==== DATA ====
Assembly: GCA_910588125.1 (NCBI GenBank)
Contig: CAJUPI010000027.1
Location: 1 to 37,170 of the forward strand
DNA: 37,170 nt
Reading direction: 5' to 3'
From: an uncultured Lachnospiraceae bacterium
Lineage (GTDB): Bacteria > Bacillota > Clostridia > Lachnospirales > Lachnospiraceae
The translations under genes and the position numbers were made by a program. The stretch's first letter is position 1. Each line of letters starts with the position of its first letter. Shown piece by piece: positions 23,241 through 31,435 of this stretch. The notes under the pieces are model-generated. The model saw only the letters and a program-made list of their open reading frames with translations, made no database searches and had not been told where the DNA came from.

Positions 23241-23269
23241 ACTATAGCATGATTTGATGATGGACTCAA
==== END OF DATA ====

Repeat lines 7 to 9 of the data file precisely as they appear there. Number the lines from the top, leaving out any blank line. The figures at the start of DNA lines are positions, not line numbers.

Lineage (GTDB): Bacteria > Bacillota > Clostridia > Lachnospirales > Lachnospiraceae
The translations under genes and the position numbers were made by a program. The stretch's first letter is position 1. Each line of letters starts with the position of its first letter. Shown piece by piece: positions 23,241 through 31,435 of this stretch. The notes under the pieces are model-generated. The model saw only the letters and a program-made list of their open reading frames with translations, made no database searches and had not been told where the DNA came from.

Positions 23241-23269